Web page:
To impart strength to the stone structure after hollowing out and generating a substantial cavity within the stone for purposes of reducing the weight thereof, reinforcing metallic elements 14 are inserted within the cavity left in the stone member 12. The metallic element 14, when in the form of steel, for example, will provide the necessary tensile strength to resist cracking of the furniture as a result of applied loads or temperature changes, for example. Thus, when left outdoors throughout the year, for example, the table frame 11 undergoes wide temperature changes when in the northerly part of the globe. Such wide changes in temperature may cause considerable cracking of the stone. Such cracking, however, is substantially resisted and prevented by the structural steel members 14 which apply the necessary added strength to the stone structure.
Surrounding the steel member 14 and within the cavity left within the stone leg 12, is an epoxy resin. This epoxy serves to mechanically link the reinforcing element 14 to the stone structure 12 while, at the same time, firmly embedding the element 14 within the cavity of the leg 12. This epoxy 15 may be either poured into the cavity or it may be injected thereinto.
Whereas the table legs 12 may be in the form in which solid stone members are hollowed out to receive the reinforcing elements 14, the side connecting members 13 may be U-shaped as shown in FIG. 4. As disclosed by the sectional view of this FIG. 4, the underside of this connecting member 13 is not externally covered by stone. Instead, this underside has a substantial epoxy surface. Leaving the underside of the connecting member 13 exposed, in this manner, is of no consequence, since this underside is not normally seen by the user of the furniture when in sitting or standing positions. At the same time, the construction of the U-shaped design of FIG. 4 may be substantially simpler than the hollowed out structure of FIG. 3. Thus, the milling process is simplified when the depth to be milled is substantially shallow. Assuming the mill to be introduced from the exposed underside of the member 13, the depth to be milled for this member 13 is substantially less than the depth to be milled in the leg 13 where the milling cutter is introduced from one end of the leg and must penetrate through the entire length of the leg.
In lieu of the milling or hollowing out processes applied to result in relatively low weight of the stone structure, the leg 12 may be formed of, for example, four rectangular-shaped stone elements cut from a slab or sheet of stone. These four rectangular-shaped sections for the leg 12 may then be assembled together about the epoxy 15 which retains the reinforcing member 14 within its interior. With such design, the leg 12 is made of a plurality of stone elements assembled together rather than of a single integral piece of stone which requires hollowing out. The same principle of assembling separate rectangular-shaped stone elements to epoxy in which structural steel is embedded, for example, may also be applied to the side connecting member 13.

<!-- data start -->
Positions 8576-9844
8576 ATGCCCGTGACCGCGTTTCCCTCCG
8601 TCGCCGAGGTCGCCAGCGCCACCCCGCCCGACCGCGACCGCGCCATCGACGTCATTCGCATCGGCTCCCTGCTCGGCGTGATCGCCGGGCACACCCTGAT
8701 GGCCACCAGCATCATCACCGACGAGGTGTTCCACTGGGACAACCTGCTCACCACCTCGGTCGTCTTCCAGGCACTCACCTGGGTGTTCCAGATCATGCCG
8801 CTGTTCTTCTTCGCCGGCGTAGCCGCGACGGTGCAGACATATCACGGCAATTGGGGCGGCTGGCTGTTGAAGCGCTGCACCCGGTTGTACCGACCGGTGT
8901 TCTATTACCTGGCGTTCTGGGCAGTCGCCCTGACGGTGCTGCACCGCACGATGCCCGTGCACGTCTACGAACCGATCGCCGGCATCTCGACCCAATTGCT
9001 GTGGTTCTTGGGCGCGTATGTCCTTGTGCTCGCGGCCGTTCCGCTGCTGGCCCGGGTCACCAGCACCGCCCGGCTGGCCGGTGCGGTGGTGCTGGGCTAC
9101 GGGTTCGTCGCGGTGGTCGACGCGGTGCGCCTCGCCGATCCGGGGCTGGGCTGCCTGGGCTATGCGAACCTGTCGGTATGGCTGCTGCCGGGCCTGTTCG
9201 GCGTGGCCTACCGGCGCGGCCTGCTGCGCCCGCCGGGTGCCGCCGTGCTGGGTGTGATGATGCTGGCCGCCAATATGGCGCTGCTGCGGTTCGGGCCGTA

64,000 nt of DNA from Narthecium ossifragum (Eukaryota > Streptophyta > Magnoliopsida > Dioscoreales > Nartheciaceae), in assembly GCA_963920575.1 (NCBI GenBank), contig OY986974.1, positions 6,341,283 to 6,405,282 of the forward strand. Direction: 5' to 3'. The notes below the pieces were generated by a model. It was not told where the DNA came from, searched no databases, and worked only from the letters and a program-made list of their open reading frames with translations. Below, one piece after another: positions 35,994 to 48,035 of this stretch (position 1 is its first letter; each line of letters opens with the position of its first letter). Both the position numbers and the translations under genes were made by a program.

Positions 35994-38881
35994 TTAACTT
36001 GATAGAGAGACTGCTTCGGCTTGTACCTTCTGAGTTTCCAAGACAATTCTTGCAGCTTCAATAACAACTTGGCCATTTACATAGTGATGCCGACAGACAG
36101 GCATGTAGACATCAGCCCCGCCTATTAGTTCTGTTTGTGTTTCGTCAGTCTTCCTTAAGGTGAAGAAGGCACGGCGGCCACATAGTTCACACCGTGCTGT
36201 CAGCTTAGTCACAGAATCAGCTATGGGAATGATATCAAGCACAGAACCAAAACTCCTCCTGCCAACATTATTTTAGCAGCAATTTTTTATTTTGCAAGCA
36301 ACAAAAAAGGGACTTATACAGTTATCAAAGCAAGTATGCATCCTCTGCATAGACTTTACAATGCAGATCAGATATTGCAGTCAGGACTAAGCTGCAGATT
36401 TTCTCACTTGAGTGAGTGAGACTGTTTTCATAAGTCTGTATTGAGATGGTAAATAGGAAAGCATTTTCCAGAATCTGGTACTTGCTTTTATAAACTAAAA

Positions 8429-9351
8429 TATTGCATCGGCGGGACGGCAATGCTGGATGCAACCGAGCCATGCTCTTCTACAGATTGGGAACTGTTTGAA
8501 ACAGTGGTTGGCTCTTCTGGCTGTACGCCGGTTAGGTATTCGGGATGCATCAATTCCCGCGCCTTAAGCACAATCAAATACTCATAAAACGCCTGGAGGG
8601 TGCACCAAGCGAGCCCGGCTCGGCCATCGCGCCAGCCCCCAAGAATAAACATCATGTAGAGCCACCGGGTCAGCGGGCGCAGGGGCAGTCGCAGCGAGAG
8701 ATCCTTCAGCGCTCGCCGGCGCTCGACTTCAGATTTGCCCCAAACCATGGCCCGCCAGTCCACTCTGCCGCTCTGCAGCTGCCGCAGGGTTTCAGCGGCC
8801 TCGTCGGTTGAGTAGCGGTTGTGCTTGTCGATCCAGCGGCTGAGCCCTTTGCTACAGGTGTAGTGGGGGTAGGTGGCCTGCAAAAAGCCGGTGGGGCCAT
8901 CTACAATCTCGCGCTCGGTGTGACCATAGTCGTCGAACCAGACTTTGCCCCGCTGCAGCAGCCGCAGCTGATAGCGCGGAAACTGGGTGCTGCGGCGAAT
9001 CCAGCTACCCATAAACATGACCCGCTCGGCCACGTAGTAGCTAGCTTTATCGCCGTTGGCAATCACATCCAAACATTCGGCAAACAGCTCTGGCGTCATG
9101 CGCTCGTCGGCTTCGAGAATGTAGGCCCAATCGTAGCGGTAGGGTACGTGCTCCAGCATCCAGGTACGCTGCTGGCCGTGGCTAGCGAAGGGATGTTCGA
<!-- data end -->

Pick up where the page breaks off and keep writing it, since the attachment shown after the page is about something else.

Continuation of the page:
The structural reinforcing member 14 may be in form of the square-shaped tubular element shown in the sectional view of FIG. 3, or it may be in the form of a structural angle shape, or any one of the numerous other conventional structural steel shapes. Such structural shapes have been widely standardized in the form of angles, H sections, I sections, L sections, and a variety of different flanges, for example. The reinforcing member 14, furthermore, may be made of steel, aluminum, or other metallic or reinforcing material.
In the construction of the table frame 11, the leg reinforcing members 14 may first be assembled to the connecting side panel reinforcing members 16. Such assembly of the members 14 and 16 may be achieved by welding, brazing, or any one of the other conventional fastening means. Upon assembly of the members 14 and 16, in this manner, the structure shown in FIG. 1 is obtained. This skeleton reinforcing of FIG. 1 may now be surrounded with the marble or onyx, and the epoxy may be poured or injected within the space left between the skeleton structure of FIG. 1 and the surrounding stone. Alternatively, it is possible to first assemble the hollowed out stone structure, and then to insert reinforcing members 14 and 16 within this stone structure. The reinforcing members 14 and 16 may, thereafter, be mechanically linked as by welding, for example, or they may be left detached within the stone structure. The tensile strength at any cross section of the leg 12 or side panel 13 will not be impaired or reduced, for example, as a result of leaving the members 14 detached from the members 16. Thus, the reinforcing members 14 and 16 contribute or add to the strength of the stone structure even when not directly mechanically fastened together.
Whereas marble and onyx were referred to as the stone materials which may be used in the construction of the table frame 11, other stone materials are equally applicable. With the foregoing construction and fabricating techniques, a limitless range of designs is now possible because long spans and thin sections are now possible. The invention overcomes the prior limitations caused by the low tensile strength and brittleness of stone materials.
It will thus be seen that the objects set forth above, among those made apparent from the preceding description, are efficiently attained and, since certain changes may be made in carrying out the above method and in the article set forth without departing from the spirit and scope of the invention, it is intended that all matter contained in the above description and shown in the accompanying drawing shall be interpreted as illustrative and not in a limiting sense.
It is also to be understood that the following claims are intended to cover all of the generic and specific features of the invention herein described, and all statements of the scope of the invention, which, as a matter of language, might be said to fall therebetween.
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|U.S. Classification||108/161, 248/188.1, D06/709.15|